After a chance meeting with a horse trader who Donissan is horrified to learn may be Satan himself, the priest worries that his newly discovered sense of spiritual power and insight may be the work of the devil, and not of God. His attempts to rescue the soul of a young woman who has killed her lover become hopelessly complex, and Donissan begins to suspect his own motives for every good work he tries to do.

Under The Sun of Satan is a relentlessly probing examination of the human soul, and of its amplified reflection – the world around it. A brilliant central performance by Depardieu makes this engrossing film easy to recommend.


8. The Miracle Woman

The legendary director Frank Capra has many iconic films associated with his name, but one of his best is also one of his least known. In 1931, The Miracle Woman paired Capra with Barbara Stanwyck, and a masterpiece was made.

In this film, Capra is at his realistic best in his depiction of society and human nature, and a serious subject matter is treated with both sobriety and the light touches so frequently found in his films. Stanwyck has never been better than here in her role as a phony evangelist whose staged miracle-working has given her a massive following and a bank account to match.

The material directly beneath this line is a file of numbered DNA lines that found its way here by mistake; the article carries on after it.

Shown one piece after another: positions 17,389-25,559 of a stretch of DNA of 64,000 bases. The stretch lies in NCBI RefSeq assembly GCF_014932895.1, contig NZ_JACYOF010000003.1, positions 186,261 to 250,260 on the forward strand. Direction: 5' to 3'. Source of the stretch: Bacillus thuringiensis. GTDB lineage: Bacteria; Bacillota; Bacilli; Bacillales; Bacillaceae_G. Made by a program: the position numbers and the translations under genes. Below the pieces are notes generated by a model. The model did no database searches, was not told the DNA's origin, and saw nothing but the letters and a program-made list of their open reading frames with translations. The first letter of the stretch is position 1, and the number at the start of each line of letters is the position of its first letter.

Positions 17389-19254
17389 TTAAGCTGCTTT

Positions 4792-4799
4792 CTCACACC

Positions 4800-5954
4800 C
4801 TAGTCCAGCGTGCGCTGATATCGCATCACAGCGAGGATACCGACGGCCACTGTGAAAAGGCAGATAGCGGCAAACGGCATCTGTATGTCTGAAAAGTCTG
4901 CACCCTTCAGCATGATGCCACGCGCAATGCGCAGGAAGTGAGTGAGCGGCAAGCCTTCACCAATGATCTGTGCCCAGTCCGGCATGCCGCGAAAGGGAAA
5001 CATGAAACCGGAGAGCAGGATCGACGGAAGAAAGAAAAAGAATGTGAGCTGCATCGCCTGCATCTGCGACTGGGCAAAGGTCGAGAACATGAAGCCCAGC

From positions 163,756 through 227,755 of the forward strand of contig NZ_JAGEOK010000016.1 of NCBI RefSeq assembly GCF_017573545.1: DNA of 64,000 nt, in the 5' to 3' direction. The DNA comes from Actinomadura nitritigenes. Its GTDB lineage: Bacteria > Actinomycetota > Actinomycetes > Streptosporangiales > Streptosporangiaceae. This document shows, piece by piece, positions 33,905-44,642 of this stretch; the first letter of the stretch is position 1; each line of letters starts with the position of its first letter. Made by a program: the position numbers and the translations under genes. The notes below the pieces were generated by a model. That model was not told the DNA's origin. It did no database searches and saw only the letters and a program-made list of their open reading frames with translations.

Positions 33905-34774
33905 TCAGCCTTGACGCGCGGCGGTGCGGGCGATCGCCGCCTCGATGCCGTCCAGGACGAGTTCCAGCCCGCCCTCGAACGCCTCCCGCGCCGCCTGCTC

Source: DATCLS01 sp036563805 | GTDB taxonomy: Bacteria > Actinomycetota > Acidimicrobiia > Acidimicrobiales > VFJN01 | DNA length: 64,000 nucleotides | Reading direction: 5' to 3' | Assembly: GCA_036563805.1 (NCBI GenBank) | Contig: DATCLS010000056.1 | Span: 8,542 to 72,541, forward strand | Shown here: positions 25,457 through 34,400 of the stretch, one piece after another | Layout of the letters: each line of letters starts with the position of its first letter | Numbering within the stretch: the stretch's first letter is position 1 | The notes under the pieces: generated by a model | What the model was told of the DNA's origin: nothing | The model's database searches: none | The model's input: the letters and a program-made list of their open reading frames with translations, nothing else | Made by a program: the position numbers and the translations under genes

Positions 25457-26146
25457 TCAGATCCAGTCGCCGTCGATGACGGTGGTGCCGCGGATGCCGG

Frank Capra makes no effort to conceal his reasons for making this film, which clearly serves as an exposé of false religious figures; the opening frame reads: “‘The Miracle Woman’ is offered as a rebuke to anyone who, under the cloak of Religion, seeks to sell for gold, God’s choicest gift to Humanity… Faith.” And he executes his mission perfectly. Stanwyck plays the disillusioned daughter of a minister whose thankless congregation drove him to an early grave.

After her father’s death, she uses her natural charisma and biblical knowledge to start a church featuring entertaining performances and phony healings. But when a blind young veteran starts to believe in her powers and become enchanted by her personality, she is forced to face herself and her lies.

Extracting oneself from a money-making racket is no simple matter though, and dangerous tensions surface. The Miracle Woman deserves prominent position as one of Frank Capra’s masterpieces, and fans of Barbara Stanwyck will enjoy every second of her engrossing performance.


9. Sansho the Bailiff

Sansho the Bailiff

The plot of Sansho the Bailiff is one worth of Shakespeare himself. It’s a complex tale that never loses its way amid its own complexities, and always feels directly and immediately engaging.